James L. MARSH and Anna J. BROWN, editors.  Faith, Resistance, and the Future: Daniel Berrigan’s Challenge to Catholic Social Thought.  New York, NY: Fordham University Press, 2012.  ix + 387 pages.  $70.00 hc.  ISBN 978-0-8232-3982-5.  Reviewed by Robert P. RUSSO, Lourdes University, Sylvania, OH 43560.

 In the Introduction to what should have been a festschrift of the theological witness of Daniel Berrigan, editors Marsh and Brown asked two multilayered questions, which arose out of a 2005 conference held at the University of Notre Dame: “What kind of challenge, insight, inspiration, and critique does Daniel Berrigan’s life and work offer to Catholic social thought and practice, inside and outside the university?  And what can serious academic discussion and critique bring to his thought, that is, how does it test, deepen, and enrich his thought?” (1)  Although Berrigan may not be fully studied, or appreciated, by the university system in this country—that is certainly not the focus of his mission, the reader will quickly discern that the thesis of this work is not only too broad in scope, but left largely unanswered and only partially explored.

After a brief, albeit interesting, introduction, the reader encounters essays from two types of authors, those who get the essence of who Daniel Berrigan is, and those for whom the subject of this book is a mere insertion—in a defeatist way, the book is more about the social-political turmoil that surrounded Berrigan (e.g. the Viet Nam War and Marxism), and individuals he had little or no interaction with (e.g. Bernard Lonergan and John Rawls).  Among the authors who understand Berrigan intimately, Robert A. Ludwig rightfully claims that Berrigan’s theological “approach is experiential and historical, heavily dependent on scripture, and oriented toward decision and action” (31).  In the essay entitled “The Language of the Incandescent Heart,” author Anna J. Brown does a marvelous job of comparing Berrigan to Etty Hillesum (another figure Berrigan did not know), citing that they both “opened themselves fully to a world ravaged by war and learned to accept, with gratitude and praise, all that this world gave in return” (57).  In “Consecrating Peace,” author William Desmond sees Berrigan’s struggle for justice through the lens of prophetic witness to truth, wherein a witness represents “one who stands there before the others, standing for something, not just standing there as himself or herself, but for something beyond himself or herself” (115).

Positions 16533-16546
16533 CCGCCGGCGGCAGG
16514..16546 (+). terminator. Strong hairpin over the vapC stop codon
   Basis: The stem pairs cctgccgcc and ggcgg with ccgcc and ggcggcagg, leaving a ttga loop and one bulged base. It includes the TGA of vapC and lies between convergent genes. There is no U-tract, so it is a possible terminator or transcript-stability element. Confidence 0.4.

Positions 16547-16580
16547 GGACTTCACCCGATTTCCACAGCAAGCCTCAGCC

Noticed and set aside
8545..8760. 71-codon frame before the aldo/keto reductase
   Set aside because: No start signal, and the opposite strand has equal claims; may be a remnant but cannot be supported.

Daniel Berrigan was interviewed for this project in 2008, and one wishes that he was more involved in the annotation of this volume.  In providing the “final word,” Berrigan spoke poignantly of the memories of such peace activists as Dorothy Day and Thomas Merton: “It seems to me that to be true to memory is to reproduce the essential goodness and truth telling that mark these lives and this work, all of which we are still trying to understand and walk with today” (286).

The discerning reader may rightly wonder why it took seven years for this volume to come to fruition.  Unfortunately, there are also glaring errors in both fact and grammar.  In the Introduction, the editors claim that, in the 1950s, Daniel Berrigan met the cofounder of the Catholic Worker movement, Peter Maurin.  This could not be possible, as Maurin died in 1949.  One major grammatical error concerns an author’s use of the term Gulf War, which was printed as “[t]wo wars in the Golf.”  One might have hoped that a major publishing house, such as Fordham University Press, would have adopted a more rigorous editing process, but, as Daniel Berrigan once said in quoting his late Brother Philip: “Hope is where your ass is” (70).